“The man who has anticipated the coming of troubles takes away their power when they arrive.” — Seneca
The oldest tennis tournament in the world, Wimbledon, has been held at the All England Club in Wimbledon, London, since 1877. Just above the players’ entrance to the Centre Court, the tournament’s main arena, inscribed are two lines from Rudyard Kipling’s “If:”
If you can meet with Triumph and Disaster And treat those two impostors just the same
“You desire to know the art of living, my friend? It is contained in one phrase: make use of suffering.”
― Henri-Frédéric Amiel
In a way, who I am is inseparable from my suffering. My pain dictates my personality, my emotional resilience, and my ambition. My struggle to establish a soul that belongs to me only affects my relationships, even determines the people I want close to me.
If I had to get rid of my demons, I’d lose my angels too. If I’d never write about my suffering, you’d never quite get a sense that I’m an actual human being. Just like every single one of the perfect strangers you encounter on any given day.
“Uneasy lies the head that wears a crown.” — William Shakespeare
We have this strange fascination for the extremely successful among us. We crave stories about Alexander the Great, Caesar, Rockefeller, or Vanderbilt.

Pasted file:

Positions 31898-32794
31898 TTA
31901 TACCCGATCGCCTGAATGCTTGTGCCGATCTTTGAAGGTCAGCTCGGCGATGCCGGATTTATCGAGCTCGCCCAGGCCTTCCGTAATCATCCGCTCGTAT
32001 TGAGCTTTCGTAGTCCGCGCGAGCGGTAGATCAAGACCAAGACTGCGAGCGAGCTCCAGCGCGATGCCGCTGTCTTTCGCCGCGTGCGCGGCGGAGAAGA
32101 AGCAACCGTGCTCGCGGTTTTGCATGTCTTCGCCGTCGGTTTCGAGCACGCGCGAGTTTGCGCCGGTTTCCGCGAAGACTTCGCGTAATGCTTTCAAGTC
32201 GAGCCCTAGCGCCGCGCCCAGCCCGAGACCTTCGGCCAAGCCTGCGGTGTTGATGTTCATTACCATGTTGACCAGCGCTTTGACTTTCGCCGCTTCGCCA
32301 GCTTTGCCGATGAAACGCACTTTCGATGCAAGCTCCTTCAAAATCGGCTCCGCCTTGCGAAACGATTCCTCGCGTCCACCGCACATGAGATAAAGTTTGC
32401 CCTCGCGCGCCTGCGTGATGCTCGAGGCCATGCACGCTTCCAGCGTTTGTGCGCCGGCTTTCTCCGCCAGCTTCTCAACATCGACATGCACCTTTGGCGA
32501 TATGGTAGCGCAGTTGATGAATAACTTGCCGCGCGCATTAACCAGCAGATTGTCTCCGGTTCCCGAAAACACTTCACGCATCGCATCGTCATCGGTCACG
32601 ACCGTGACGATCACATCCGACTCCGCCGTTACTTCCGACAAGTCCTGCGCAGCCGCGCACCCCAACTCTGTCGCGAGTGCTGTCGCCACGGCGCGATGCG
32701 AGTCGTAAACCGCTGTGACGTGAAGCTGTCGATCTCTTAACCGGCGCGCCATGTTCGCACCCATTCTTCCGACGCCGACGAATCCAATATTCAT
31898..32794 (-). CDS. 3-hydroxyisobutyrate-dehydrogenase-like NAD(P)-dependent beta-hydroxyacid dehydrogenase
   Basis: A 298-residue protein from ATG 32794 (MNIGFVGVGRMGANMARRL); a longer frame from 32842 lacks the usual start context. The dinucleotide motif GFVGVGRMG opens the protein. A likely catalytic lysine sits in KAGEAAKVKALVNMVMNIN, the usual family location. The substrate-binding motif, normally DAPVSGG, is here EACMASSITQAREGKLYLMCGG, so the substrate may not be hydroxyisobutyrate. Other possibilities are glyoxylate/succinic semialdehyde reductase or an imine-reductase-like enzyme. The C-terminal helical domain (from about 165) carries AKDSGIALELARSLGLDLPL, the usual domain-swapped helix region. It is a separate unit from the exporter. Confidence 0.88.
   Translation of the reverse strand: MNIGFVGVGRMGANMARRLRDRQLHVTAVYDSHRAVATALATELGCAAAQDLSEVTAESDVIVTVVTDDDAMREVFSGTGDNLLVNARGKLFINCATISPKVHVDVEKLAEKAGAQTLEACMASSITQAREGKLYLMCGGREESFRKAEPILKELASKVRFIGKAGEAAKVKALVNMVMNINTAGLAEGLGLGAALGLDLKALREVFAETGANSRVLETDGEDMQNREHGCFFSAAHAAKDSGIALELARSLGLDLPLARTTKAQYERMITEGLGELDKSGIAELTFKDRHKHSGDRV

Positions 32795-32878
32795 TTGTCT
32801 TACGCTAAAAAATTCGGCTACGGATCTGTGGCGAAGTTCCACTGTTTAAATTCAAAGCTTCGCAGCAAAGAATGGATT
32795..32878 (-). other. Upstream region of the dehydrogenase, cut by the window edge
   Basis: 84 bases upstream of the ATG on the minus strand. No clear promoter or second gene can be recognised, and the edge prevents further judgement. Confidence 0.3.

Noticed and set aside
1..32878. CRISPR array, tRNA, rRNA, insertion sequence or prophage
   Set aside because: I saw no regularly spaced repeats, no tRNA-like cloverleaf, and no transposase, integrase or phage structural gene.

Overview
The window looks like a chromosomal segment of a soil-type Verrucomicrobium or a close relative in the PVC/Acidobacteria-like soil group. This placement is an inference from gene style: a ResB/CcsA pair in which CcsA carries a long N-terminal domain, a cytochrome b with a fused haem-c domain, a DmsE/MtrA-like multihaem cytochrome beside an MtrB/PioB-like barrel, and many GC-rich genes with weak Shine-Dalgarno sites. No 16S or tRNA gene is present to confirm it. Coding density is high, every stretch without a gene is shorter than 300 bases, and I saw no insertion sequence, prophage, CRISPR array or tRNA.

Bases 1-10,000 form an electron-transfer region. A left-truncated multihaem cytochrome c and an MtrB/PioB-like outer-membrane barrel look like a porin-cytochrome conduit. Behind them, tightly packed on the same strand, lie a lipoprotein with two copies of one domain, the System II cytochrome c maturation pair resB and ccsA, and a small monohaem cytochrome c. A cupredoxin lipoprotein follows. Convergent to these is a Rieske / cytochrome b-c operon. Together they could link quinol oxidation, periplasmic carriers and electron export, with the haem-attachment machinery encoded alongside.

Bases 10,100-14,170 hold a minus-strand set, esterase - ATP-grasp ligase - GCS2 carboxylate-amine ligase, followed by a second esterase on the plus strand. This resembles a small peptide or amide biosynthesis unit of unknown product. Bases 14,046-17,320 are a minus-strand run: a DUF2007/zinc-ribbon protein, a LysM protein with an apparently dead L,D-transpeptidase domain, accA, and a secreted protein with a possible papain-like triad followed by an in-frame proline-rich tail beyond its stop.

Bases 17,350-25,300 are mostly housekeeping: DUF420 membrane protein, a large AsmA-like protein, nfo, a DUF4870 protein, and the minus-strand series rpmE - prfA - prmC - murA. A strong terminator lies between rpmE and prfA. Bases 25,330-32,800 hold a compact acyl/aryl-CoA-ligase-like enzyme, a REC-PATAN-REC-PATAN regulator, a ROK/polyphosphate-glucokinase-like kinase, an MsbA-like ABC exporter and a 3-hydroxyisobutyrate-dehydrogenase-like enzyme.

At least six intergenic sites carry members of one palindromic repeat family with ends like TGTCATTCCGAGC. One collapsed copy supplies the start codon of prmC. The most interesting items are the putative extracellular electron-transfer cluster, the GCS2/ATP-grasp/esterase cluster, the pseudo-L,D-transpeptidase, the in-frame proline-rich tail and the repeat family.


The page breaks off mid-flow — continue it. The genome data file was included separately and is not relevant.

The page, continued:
But we don’t think that it’s not all fun and games to sacrifice in a myriad different ways on a daily basis in order to reach the top of the food chain. We don’t think of how treacherous the path to the top of the mountain truly is.
“If anyone can refute me — show me I’m making a mistake or looking at things from the wrong perspective — I’ll gladly change. It’s the truth I’m after, and the truth never harmed anyone. What harms us is to persist in self-deceit and ignorance.”
How often do you change your mind? How often do you change your beliefs? What about your principles? Or your self-image?
How often do you admit that you were wrong?
How often do you force yourself to see things from the opposite of your usual perspective?
It can often feel like a cardinal sin to change one’s mind, to admit being wrong, but the truth is that the inability to change one’s mind is the foundation of a fixed mindset.